17 May Separating Families – The United States New Immigration Policy
It’s official. The United States is now criminalizing illegal border crossing and separating parents from their children.
According to immigration lawyers and advocates who work along the southern border, family separations began when Trump took office in 2017. The goal was to deter people in Central America from coming to the U.S. seeking asylum. Initially the plan worked. But as conditions in Central America have become more violent, the people have become more desperate.
The last two months have seen an increase in asylum seekers which enraged the President who was touting his triumph at keeping the border tight. In response to the uptick in asylum seekers, the administration significantly ramped up criminal prosecutions and thus family separations.
The Trump administration has acknowledged that roughly 700 children have been removed from their parents’ custody since October 1st, 2017. But that number appears to be on the rise.
The policy on criminal prosecutions became official on Monday, May 14th, 2018 when Attorney General Jeff Sessions said, “If you cross the Southwest border unlawfully, then we will prosecute you. It’s that simple. If you’re smuggling a child, then we’re going to prosecute you, and that child will be separated from you. If you don’t want your child separated, then don’t bring them across the border illegally.”
To date and with few exceptions, the United States has historically treated immigration violations as a civil infraction. According to Mr. Sessions statement, Monday marks the turning point for this administration. They will now begin to charge illegal border crossings as a criminal infraction. And because children cannot enter the criminal justice system, they are being separated from their parents.
Those who have witnessed the separations say it’s heartbreaking. The children are terrified. Most can’t understand what is happening other than the act of being physically removed from their parent’s arms while screaming and crying out for them.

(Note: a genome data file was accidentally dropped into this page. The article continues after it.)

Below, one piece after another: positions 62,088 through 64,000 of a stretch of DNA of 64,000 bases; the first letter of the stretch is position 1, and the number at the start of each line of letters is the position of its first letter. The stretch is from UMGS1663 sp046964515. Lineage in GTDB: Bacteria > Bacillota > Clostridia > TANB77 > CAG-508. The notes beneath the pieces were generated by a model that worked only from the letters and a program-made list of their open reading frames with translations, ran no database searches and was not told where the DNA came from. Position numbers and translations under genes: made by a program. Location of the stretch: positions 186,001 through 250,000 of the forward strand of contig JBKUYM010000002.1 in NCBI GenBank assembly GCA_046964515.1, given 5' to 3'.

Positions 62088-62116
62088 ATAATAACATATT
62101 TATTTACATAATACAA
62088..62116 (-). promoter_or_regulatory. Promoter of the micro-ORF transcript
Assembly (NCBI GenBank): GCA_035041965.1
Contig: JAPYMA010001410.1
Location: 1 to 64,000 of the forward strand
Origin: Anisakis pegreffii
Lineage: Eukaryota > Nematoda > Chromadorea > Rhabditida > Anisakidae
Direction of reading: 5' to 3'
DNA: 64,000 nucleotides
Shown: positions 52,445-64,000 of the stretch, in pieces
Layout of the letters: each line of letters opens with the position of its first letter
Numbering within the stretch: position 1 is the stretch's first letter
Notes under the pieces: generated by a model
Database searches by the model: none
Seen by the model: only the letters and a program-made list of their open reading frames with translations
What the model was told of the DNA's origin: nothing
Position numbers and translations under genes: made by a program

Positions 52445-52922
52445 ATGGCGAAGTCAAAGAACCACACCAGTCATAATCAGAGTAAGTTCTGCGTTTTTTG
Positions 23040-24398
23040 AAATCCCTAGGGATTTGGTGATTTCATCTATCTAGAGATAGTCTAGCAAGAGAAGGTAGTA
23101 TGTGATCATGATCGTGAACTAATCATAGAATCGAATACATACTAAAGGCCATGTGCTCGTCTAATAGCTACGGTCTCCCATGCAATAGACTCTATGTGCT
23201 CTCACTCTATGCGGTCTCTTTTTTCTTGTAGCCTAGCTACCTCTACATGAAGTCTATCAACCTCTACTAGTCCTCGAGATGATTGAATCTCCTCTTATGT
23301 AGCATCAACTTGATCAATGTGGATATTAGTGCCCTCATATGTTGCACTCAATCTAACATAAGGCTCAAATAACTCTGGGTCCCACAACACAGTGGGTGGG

The American Academy of Pediatrics and the Child Welfare League of America have strongly advised homeland security not to break up families. Saying, “Separation from family leaves children more vulnerable to exploitation and abuse, no matter what the care setting. In addition, traumatic separation from parents creates toxic stress in children and adolescents that can profoundly impact their development. They develop anxiety and post-traumatic stress disorder, as well as exhibit behavioral problems and have poor educational outcomes.”
The Trump administration’s policy changes aren’t just affecting current border crossers. There has been an upsurge of fear in those who are in the country legally that their legal status will be questioned or even revoked. Children that are legal U.S. Citizens by birth with parents who are legal because of visas are feeling the pressure as well.
Two recent studies completed by George Washington University and UCLA show that the fear of family separation in these communities is intense. It’s an emotional load to bear and they aren’t equipped to handle it. Many families are even putting off daily activities like grocery shopping or doctor visits for fear that they will be picked up by ICE agents and separated from their children.
To date the best offensive against such actions is to be well informed and in communication with legal counsel and advocacy groups. Put a plan together with your family. If A happens we do B- which should include contacting your attorney and getting children into the safe harbor of family and friends. And if you have questions about your immigration status, feel free to call our offices at (248) 735-8800 or (312) 546-5116.
Sources: https://www.jahonline.org/article/S1054-139X(18)30054-5/fulltext https://www.civilrightsproject.ucla.edu/research/k-12-education/integration-and-diversity/u.s.-immigration-enforcement-policy-and-its-impact-on-teaching-and-learning-in-the-nations-schools https://www.nytimes.com/2018/05/12/us/immigrants-family-separation.html https://travel.state.gov/content/travel/en/legal/visa-law0/visa-policy-updates.html https://www.nytimes.com/2018/04/20/us/immigrant-children-separation-ice.html https://www.vox.com/policy-and-politics/2018/3/5/17071648/impact-trump-immigration-policy-children